Friday, February 28, 2014

2014 Academy Award Predictions

Gravity ties Cabaret with 8 Oscars without winning Best Picture.  American Hustle and 12 Years a Slave win 3 each.  Frozen wins two.
Best Picture
12 Years a Slave
*American Hustle
Captain Phillips
Dallas Buyers Club
Gravity
Her
Nebraska
Philomena
The Wolf of Wall Street
Best Actor
Christian Bale (American Hustle)
Bruce Dern (Nebraska)
Leonardo DiCaprio (Wolf of Wall Street)
Chiwetel Ejiofor (12 Years a Slave)
*Matthew McConaughey (Dallas Buyers Club)
Best Actress
Amy Adams (American Hustle)
*Cate Blanchett (Blue Jasmine)
Sandra Bullock (Gravity)
Judi Dench (Philomena)
Meryl Streep (August: Osage County)
Best Supporting Actor
Barkhad Abdi (Captain Phillips)
Bradley Cooper (American Hustle)
Michael Fassbender (12 Years a Slave)
Jonah Hill (Wolf of Wall Street)
*Jared Leto (Dallas Buyers Club)
Best Supporting Actress
Jennifer Lawrence (American Hustle)
*Lupita Nyong'o (12 Years a Slave)
Julia Roberts (August: Osage County)
June Squibb (Nebraska)
Sally Hawkins (Blue Jasmine)
Best Director
Martin Scorsese (The Wolf of Wall Street
David O. Russell (American Hustle)
*Alfonso Cuarón (Gravity)
Alexander Payne (Nebraska)
Steve McQueen (12 Years a Slave)
Best Adapted Screenplay
*John Ridley (12 Years a Slave)

Julie Delpy, Ethan Hawke & Richard Linklater (Before Midnight)
Terence Winter (The Wolf of Wall Street)
Billy Ray (Captain Phillips)

Steve Coogan and Jeff Pope (Philomena)
Best Original Screenplay
*David O. Russell and Eric Singer (American Hustle)
Bob Nelson (Nebraska)
Spike Jonze (Her)
Craig Borten & Melisa Wallack (Dallas Buyers Club)
Woody Allen (Blue Jasmine)
Best Foreign Film
Denmark, The Hunt
Belgium, The Broken Circle Breakdown
*Italy, The Great Beauty
Palestine, Omar
Cambodia, The Missing Picture
Best Documentary Feature
*20 Feet from Stardom

The Act of Killing
Dirty Wars
The Square
Cutie and the Boxer
Best Animated Feature
The Wind Rises

*Frozen
Despicable Me 2
The Croods
Ernest & Celestine
Film Editing
American Hustle
Captain Phillips
Dallas Buyers Club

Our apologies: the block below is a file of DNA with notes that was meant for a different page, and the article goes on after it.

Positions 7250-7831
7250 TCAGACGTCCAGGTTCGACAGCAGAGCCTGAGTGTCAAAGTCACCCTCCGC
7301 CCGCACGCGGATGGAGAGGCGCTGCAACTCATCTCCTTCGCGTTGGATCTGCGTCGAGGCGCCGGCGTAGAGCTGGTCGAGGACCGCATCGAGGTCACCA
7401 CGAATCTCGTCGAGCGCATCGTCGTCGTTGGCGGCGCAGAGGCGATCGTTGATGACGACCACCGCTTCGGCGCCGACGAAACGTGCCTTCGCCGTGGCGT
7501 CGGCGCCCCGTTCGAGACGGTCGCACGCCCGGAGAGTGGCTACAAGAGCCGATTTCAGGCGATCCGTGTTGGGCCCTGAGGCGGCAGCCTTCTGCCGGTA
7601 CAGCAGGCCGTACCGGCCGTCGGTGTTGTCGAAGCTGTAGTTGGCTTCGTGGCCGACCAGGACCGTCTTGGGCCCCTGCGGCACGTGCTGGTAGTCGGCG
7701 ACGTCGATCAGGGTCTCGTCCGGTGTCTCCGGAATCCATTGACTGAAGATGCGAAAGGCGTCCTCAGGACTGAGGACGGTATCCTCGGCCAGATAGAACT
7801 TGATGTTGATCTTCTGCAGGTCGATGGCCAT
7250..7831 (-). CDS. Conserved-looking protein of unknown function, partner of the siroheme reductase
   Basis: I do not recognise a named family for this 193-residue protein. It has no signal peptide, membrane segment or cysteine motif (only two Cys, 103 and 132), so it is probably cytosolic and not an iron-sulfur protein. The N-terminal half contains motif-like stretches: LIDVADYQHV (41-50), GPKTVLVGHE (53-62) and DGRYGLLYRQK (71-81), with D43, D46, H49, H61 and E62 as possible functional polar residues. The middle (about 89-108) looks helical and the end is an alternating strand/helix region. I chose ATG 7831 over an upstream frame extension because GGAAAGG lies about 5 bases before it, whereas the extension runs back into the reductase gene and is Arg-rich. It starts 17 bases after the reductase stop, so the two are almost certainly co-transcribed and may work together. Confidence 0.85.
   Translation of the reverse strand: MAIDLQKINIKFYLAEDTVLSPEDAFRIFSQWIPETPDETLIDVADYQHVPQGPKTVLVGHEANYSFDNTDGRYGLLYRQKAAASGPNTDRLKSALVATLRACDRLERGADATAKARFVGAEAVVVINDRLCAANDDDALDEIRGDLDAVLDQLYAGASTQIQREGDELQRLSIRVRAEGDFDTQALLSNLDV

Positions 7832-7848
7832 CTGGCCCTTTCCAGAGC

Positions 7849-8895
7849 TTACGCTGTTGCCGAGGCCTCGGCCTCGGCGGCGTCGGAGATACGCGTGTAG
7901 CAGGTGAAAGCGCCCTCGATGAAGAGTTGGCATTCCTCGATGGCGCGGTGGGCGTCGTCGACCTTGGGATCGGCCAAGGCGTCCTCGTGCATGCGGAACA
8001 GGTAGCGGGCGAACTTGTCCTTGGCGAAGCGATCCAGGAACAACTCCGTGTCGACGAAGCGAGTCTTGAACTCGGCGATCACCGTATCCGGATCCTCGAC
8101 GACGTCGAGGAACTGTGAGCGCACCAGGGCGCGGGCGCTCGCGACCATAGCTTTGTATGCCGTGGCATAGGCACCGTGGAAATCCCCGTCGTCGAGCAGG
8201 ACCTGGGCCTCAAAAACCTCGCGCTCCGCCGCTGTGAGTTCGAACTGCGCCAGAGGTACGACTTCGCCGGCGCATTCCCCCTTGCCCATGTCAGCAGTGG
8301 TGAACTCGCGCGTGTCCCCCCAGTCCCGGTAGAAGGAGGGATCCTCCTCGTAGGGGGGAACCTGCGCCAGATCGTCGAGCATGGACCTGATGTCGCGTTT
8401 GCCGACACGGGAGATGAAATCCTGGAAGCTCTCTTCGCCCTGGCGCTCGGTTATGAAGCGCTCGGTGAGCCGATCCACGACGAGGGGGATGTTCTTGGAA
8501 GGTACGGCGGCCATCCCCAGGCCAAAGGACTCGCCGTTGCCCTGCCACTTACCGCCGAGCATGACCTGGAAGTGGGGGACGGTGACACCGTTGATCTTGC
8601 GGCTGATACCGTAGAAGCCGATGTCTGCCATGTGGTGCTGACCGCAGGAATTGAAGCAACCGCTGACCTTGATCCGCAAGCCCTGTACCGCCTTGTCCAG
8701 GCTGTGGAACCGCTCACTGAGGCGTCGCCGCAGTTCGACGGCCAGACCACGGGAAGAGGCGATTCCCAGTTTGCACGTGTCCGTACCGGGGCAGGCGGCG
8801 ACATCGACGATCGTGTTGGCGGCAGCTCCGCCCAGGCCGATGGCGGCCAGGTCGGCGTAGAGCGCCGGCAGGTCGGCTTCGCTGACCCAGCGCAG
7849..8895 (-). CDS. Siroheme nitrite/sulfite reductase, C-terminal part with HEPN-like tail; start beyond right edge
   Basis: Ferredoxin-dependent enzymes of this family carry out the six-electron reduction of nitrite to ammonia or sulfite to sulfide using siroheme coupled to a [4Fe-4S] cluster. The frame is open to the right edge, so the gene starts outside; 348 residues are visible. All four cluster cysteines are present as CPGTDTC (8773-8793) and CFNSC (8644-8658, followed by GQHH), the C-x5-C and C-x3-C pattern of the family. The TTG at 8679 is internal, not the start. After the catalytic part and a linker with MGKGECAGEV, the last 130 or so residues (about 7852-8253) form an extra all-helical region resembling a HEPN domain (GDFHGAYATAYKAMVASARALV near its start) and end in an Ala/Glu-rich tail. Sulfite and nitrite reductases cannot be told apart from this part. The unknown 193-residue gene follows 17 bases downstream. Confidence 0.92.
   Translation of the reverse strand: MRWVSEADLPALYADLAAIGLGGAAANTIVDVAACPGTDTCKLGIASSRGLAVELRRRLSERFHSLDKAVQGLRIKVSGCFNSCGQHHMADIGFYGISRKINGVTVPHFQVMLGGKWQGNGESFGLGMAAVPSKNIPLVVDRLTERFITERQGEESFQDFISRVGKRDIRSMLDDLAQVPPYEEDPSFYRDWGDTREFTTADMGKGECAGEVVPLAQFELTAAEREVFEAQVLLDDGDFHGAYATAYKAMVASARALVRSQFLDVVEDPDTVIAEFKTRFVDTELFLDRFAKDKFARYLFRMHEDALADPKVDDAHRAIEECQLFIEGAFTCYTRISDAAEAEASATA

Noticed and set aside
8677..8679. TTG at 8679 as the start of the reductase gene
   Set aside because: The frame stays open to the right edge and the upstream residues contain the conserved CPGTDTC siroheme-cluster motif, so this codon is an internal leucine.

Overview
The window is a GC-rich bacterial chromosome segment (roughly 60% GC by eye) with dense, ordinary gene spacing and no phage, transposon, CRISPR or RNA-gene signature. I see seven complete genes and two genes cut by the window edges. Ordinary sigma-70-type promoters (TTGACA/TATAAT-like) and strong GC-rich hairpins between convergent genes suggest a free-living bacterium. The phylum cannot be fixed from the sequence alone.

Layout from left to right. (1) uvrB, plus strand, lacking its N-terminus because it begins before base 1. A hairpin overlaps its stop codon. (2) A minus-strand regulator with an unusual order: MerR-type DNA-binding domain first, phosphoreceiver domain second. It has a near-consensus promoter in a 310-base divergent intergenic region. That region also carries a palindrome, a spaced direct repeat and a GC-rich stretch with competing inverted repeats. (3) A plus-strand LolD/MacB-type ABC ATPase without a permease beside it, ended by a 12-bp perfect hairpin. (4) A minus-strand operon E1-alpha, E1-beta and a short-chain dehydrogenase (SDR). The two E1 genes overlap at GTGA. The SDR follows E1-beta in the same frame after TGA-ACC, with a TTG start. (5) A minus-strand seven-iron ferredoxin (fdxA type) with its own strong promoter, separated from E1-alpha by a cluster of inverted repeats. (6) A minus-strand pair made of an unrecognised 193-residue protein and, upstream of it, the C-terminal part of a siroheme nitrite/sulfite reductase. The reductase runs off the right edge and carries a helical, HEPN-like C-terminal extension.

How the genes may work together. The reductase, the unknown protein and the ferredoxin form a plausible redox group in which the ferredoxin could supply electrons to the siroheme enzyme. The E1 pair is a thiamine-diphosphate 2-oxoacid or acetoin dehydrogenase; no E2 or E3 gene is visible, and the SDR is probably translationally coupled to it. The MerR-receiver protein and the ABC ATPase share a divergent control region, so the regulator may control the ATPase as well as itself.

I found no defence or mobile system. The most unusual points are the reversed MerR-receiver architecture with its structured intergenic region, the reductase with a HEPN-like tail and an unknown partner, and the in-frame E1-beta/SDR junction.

*Gravity
12 Years a Slave
Best Song
"Happy" (Despicable Me 2)
*"Let It Go" (Frozen)
"The Moon Song" (Her)
"Ordinary Love" (Mandela: Long Walk to Freedom)
Best Original Score
John Williams (The Book Thief)
*Steven Price (Gravity)
Alexandre Desplat (Philomena)
Thomas Newman (Saving Mr. Banks)
William Butler and Owen Pallett (Her)
Best Cinematography
Philippe Le Sourd (The Grandmaster)
*Emmanuel Lubezki (Gravity)
Bruno Delbonnel (Inside Llewyn Davis)
Roger Deakins (Prisoners)
Phedon Papamichael (Nebraska)
Costume Design
*American Hustle
The Grandmaster
The Great Gatsby
The Invisible Woman
12 Years A Slave
Makeup and Hairstyling
The Lone Ranger
*Dallas Buyers Club
Jackass Presents: Bad Grandpa
Production Design
American Hustle
*Gravity
The Great Gatsby
Her
12 Years a Slave
Sound Editing
All is Lost
Captain Phillips
*Gravity
The Hobbit: The Desolation of Smaug
Lone Survivor
Sound Mixing
Captain Phillips
*Gravity
The Hobbit: The Desolation of Smaug
Lone Survivor
Inside Llewyn Davis
Visual Effects
*Gravity
The Hobbit: The Desolation of Smaug
Iron Man 3
The Lone Ranger
Star Trek Into Darkness
Short Film, Live Action
Aquel No Era Yo (That Wasn't Me)
Avant Que De Tout Perdre (Just Before Losing Everything)
*Helium
Pitääkö Mun Kaikki Hoitaa? (Do I Have to Take Care of Everything?)
The Voorman Problem

Short Film, AnimatedFeral
Get a Horse!
*Mr. Hublot
Possessions
Room on the Broom
Documentary Short Subject
CaveDigger
Facing Fear
Karama Has No Walls
*The Lady in Number 6: Music Saved My Life
Prison Terminal: The Last Days of Private Jack Hall

Monday, February 24, 2014

Stephen A. Mikalik, Academy Voter

I do not own the above image. Copyright Warner Bros. Pictures.  All Rights Reserved.
Best Picture
1. Gravity
2. Her
3. 12 Years a Slave
4. The Wolf of Wall Street
5. Nebraska
6. Captain Phillips
First, I believe only movies I give ****1/2 or more deserve to be Best Picture.  So, Dallas Buyers Club, American Hustle & Philomena are out.  My 3-6 are actually my personal 6-9 for the year.  As great as the nearly everything in Her was, Gravity, after a second viewing, holds up physically & emotionally.
Best Actor
Christian Bale (American Hustle)
Bruce Dern (Nebraska)